Downtown St. John’s Busker Festival

First of all, sorry for my absence. This has been a somewhat busy month between being away, my birthday and our anniversary. I have also been actively setting up a baby’s room and getting prepared for our little arrival who will be here this month. Thanks for coming back and keeping up to date with us.

Last weekend, the weather was hot and sunny! It was a great weekend to get out and enjoy some street performers. We headed downtown to the annual Downtown St. John’s Busker Festival here in St. John’s, Newfoundland. We didn’t get a chance to catch all the acts by the buskers, but we did manage to watch two.

The first performance was called Twin Tango. This act tells the story of a shy and dorky man who eventually gains the courage to woo the woman he wants.

Most of the show is him clowning around, with a finale of him doing some jaw-dropping stunts on a pole which is being held up by four volunteers.

We had a much better view for the second show we saw by The Circus Fireman. This Aussie Brother duo put off a show of stunts and laughs while dressed as firemen.

They noticed that I was in the crowd and taking photos, so they made sure I got some nice and quite hilarious poses from them.

The grand finale of their show was of both brothers on separate ladders juggling fire sticks.  Definitely something not easy to do on solid ground, let alone while balancing on a ladder.

Last weekend was a very hot summer day. It was a great day to get out and enjoy the skills and talents of buskers from around the world.

Want to know more info on the festival and the performers. Please check out the links below.

Downtown St. John’s Buskers Festival

The Circus Firemen

Twin Tango


Mini Golf: Golf For the Rest of Us

Serious golfers go to driving ranges and courses. Serious golfers buy golf shirts and shoes. Serious golfers have a whole set of clubs and keep them in an oversized bag. For the non-serious golfers, there is mini golf. You may call it miniature golf, goofy golf, crazy golf, mini-putt, Putt-Putt golf or mini golf, but it is basically golf for the rest of us. No clothes to purchase or clubs for that matter. Just come as you are, pay a small fee and receive one ball, one putter, one scorecard and a tiny (mini) pencil. We recently participated in the low-stress version of golf at the mini golf range at Pippy Park here in the city of St. John’s.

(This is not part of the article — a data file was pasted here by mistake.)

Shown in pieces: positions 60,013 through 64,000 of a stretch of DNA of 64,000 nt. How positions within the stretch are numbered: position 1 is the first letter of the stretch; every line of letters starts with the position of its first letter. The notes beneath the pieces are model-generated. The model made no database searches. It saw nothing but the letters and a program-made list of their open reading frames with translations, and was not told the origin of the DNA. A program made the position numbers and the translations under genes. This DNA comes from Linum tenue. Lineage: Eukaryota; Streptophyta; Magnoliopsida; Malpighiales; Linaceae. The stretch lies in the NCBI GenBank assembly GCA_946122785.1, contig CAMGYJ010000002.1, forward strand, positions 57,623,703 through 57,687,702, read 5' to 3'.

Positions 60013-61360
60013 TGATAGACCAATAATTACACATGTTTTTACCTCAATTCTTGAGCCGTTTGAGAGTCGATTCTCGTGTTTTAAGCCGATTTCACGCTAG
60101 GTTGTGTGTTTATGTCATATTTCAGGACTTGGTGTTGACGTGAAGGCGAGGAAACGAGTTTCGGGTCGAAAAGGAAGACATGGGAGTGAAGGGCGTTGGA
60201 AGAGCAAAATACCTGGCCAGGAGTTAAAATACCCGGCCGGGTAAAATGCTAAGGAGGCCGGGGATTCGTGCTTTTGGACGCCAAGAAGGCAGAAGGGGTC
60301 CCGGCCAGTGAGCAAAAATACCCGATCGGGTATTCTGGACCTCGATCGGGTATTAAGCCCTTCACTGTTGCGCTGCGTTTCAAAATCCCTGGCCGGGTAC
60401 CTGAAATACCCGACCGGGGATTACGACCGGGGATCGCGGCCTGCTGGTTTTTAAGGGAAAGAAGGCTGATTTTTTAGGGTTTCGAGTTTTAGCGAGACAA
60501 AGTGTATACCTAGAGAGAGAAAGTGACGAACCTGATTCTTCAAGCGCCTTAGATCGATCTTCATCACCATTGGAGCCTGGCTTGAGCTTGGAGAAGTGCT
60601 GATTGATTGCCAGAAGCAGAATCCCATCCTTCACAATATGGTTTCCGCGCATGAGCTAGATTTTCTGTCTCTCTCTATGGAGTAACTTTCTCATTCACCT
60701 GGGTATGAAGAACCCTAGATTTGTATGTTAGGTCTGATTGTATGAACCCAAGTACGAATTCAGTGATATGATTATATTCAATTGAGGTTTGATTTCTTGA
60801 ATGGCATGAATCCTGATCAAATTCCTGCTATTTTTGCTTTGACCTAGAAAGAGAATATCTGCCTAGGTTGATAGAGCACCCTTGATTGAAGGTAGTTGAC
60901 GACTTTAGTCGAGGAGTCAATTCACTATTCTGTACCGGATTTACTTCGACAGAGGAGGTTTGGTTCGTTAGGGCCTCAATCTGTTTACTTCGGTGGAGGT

We wanted to have some good old-fashioned fun. We didn’t want to watch balls disappear into water hazards and sand traps. We didn’t want to have to dress in certain attire. We didn’t want to lug around a heavy bag full of clubs. We wanted to play the miniature and less stress version of golf. Our afternoon of mini golf was a success because we had fun. Oh, and by the way…I won!

Summertime in Bowring Park

Summertime is here. To me it seemed to take awhile to get here, but the hot days of summer are here. There is nothing better than getting outside and enjoying the warm weather. One of the best places to do that in St. John’s is in Bowring Park.

The park was officially opened in 1941 on land that was donated to the city by Sir Edward Rennie Bowring on behalf of his company Bowring Brothers Ltd.

The park has plenty of grassy areas with picnic tables for family and friends to get together. It also has a number of recreation facilities such as a swimming pool and tennis courts for people to pass the time.

There are several trails that make their way through the park. They provide a way to exercise and a place to escape the city and enjoy nature. These photos were taken from the trail alongside the Waterford River.